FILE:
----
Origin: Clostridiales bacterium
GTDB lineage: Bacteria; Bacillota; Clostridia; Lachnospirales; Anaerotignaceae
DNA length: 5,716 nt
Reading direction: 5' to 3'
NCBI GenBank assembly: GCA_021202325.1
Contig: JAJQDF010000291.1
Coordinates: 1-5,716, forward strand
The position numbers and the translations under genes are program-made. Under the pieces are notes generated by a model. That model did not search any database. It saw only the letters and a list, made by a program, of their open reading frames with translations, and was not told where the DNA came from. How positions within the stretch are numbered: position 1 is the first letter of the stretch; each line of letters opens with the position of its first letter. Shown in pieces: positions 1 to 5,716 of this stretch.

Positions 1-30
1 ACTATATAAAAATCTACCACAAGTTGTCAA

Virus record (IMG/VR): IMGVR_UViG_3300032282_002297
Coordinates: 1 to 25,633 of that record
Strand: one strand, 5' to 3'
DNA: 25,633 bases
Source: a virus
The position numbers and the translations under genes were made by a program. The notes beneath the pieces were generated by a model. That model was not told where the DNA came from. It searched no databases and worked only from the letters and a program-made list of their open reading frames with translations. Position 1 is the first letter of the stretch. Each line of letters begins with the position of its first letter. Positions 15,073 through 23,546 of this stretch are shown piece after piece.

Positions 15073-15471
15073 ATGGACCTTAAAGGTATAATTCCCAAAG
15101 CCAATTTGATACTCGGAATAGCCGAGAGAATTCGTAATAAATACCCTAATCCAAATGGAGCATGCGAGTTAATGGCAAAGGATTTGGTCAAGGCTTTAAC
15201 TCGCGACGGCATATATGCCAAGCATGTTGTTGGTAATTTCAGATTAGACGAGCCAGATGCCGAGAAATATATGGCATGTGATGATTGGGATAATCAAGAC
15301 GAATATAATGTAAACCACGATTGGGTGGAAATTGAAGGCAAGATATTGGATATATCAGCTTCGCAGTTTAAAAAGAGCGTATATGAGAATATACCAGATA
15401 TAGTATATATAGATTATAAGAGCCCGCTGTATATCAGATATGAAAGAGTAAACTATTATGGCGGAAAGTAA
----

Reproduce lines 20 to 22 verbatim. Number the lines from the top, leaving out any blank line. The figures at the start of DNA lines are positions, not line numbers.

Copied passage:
15201 TCGCGACGGCATATATGCCAAGCATGTTGTTGGTAATTTCAGATTAGACGAGCCAGATGCCGAGAAATATATGGCATGTGATGATTGGGATAATCAAGAC
15301 GAATATAATGTAAACCACGATTGGGTGGAAATTGAAGGCAAGATATTGGATATATCAGCTTCGCAGTTTAAAAAGAGCGTATATGAGAATATACCAGATA
15401 TAGTATATATAGATTATAAGAGCCCGCTGTATATCAGATATGAAAGAGTAAACTATTATGGCGGAAAGTAA